The first specific record of gingerbread being introduced to Europe tells the story of an Armenian monk who traveled to France, where he then taught gingerbread baking to French Catholics. From there, gingerbread making seemed to spread throughout Europe via monasteries and convents. In England, gingerbread was also known for it's medicinal properties and increasingly sold in monasteries and pharmacies during the Medieval Period.
Queen Elizabeth 1 of England is credited with first serving gingerbread biscuits (or cookies) in shapes resembling plants and animals--and possibly even men. These cookies were often decorated with gold leaf rather than the icing we know today, and elaborately decorated gingerbread figures became a symbol of all things fancy and elegant. In fact, gingerbread bakers were a distinct sect of bakers' guilds who made their livings based on their artistry with the food.
While Queen Elizabeth and the English entertained themselves with their gingerbread figurines, the Germans busied themselves by making gingerbread houses. These houses were usually decorated with foil and gold leaf, and they became synonymous with Christmas--a tradition that has stuck around for five hundred years. Gingerbread houses became even more famous in the early 1800s when the Brothers Grimm penned the story of Hansel and Gretel. Do you remember the giant gingerbread house with windows of sugar that Hansel and Gretel start to eat before the witch found them?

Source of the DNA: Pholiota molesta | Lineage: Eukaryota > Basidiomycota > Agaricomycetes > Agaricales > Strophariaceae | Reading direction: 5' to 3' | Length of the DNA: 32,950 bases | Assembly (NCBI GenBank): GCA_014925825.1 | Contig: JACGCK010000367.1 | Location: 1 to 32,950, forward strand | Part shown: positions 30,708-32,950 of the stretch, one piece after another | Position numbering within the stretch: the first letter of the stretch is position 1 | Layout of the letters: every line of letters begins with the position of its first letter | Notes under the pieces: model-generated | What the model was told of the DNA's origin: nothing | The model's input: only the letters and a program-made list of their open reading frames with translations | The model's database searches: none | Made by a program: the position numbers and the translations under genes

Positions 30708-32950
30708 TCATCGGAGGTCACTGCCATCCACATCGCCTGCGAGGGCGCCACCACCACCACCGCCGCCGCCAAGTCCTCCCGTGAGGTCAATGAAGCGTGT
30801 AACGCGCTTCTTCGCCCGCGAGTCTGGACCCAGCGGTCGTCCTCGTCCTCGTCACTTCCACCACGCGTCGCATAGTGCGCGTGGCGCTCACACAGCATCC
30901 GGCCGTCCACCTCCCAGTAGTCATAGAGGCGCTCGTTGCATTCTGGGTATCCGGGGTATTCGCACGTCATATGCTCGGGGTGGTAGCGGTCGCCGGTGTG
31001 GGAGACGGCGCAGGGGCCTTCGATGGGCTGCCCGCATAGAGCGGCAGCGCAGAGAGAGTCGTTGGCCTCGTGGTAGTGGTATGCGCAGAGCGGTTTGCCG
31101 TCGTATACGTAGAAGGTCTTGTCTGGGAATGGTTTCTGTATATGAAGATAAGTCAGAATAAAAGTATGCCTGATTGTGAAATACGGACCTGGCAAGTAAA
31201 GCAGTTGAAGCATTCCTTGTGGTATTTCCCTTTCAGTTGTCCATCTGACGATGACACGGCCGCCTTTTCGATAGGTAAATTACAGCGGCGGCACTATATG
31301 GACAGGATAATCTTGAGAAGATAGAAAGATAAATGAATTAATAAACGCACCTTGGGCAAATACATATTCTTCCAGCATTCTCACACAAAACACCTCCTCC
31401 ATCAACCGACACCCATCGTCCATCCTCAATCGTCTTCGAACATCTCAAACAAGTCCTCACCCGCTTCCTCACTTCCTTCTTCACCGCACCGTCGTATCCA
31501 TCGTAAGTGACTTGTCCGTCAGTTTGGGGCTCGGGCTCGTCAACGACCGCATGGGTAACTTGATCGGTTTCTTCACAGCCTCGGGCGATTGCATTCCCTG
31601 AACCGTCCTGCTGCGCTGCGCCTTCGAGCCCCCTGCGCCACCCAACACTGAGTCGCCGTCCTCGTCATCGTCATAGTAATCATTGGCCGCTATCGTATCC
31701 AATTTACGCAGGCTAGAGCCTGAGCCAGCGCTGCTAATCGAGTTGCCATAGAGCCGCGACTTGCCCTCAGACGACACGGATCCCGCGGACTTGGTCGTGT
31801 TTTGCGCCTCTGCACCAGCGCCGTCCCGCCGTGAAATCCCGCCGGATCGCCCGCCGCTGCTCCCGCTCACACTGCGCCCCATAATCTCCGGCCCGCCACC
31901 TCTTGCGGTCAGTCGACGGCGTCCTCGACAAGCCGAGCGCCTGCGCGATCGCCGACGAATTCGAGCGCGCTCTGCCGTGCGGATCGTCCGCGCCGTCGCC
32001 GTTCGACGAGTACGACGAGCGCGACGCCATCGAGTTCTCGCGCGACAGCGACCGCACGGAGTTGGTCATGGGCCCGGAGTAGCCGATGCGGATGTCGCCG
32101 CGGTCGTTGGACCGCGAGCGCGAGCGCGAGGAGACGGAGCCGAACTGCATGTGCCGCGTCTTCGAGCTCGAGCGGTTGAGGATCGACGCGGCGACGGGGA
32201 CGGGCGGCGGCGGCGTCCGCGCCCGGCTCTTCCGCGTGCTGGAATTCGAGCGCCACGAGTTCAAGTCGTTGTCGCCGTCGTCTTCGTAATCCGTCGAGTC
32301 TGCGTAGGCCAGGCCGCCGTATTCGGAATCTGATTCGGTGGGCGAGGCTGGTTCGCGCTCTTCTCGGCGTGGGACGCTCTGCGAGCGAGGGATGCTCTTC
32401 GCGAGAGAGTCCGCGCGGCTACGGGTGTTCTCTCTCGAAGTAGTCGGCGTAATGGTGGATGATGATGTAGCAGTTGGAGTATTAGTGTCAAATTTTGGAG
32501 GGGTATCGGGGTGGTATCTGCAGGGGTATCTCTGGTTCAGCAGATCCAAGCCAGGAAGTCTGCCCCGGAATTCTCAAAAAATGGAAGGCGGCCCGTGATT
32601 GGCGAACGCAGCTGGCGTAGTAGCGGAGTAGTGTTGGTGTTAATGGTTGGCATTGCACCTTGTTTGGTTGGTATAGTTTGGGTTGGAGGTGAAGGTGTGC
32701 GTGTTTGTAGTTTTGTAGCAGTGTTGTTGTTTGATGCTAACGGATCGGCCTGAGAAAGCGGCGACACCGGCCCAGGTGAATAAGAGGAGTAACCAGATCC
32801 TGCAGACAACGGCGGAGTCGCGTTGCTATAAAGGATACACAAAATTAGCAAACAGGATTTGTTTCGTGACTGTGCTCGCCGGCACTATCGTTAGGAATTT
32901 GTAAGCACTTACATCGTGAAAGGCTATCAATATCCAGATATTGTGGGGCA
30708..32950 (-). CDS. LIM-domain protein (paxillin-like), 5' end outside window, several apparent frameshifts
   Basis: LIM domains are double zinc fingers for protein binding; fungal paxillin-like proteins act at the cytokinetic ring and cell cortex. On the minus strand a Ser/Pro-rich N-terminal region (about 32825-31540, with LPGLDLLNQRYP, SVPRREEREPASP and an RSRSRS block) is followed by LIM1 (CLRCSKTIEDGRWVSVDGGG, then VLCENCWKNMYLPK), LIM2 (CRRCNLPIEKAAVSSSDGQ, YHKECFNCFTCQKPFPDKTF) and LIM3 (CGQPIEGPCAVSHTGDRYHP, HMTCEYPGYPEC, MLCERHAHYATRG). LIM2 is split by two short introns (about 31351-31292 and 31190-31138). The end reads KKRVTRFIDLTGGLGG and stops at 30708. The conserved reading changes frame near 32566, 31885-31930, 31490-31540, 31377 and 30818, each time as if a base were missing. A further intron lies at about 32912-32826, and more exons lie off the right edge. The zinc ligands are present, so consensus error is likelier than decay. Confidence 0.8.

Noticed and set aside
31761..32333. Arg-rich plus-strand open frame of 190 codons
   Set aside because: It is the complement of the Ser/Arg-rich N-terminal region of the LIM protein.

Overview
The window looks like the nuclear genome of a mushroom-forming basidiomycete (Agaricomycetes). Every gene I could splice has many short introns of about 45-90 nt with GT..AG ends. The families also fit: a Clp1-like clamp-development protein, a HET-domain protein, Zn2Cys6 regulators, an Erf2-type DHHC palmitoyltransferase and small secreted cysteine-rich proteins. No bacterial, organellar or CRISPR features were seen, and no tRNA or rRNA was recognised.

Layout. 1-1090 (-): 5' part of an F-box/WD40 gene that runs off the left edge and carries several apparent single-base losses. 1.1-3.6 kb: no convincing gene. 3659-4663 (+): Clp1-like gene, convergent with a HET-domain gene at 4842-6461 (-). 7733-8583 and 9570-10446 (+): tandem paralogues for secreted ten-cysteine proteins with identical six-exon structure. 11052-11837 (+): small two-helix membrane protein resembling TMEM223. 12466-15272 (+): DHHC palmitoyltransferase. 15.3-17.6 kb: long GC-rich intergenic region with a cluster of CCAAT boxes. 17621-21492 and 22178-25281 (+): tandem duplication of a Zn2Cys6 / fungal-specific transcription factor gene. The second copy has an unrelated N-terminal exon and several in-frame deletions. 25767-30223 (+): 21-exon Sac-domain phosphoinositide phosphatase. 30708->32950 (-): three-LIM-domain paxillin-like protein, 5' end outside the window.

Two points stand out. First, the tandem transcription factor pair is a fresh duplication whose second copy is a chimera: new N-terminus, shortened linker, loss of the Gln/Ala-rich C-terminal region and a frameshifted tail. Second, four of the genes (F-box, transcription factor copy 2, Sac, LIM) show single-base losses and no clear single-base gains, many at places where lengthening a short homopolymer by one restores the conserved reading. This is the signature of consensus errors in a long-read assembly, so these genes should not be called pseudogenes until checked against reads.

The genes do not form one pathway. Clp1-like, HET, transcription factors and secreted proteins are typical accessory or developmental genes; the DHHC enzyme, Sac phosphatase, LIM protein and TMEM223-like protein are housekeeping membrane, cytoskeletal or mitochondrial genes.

Today the town of Bergen, Norway makes it's own gingerbread town every year, while gingerbread house contests across the U.S. and Europe culminate with people spending hours and hours of time on their beloved structures. The world's largest gingerbread house was constructed in Bryan, Texas, as a charity endeavor to raise $200,000 for the children's floor of a local hospital. The house required a building permit and was built much like a normal house with a wooden frame, but over 4,000 bricks of gingerbread were used for the walls.
So what about you? Is gingerbread part of your family's holiday traditions? Do you have any special memories revolving around gingerbread? I'd love to hear them in the comments below.
A mother of two young boys, Naomi Rawlings spends her days picking up, cleaning, playing and, ofwww.naomirawlings.com.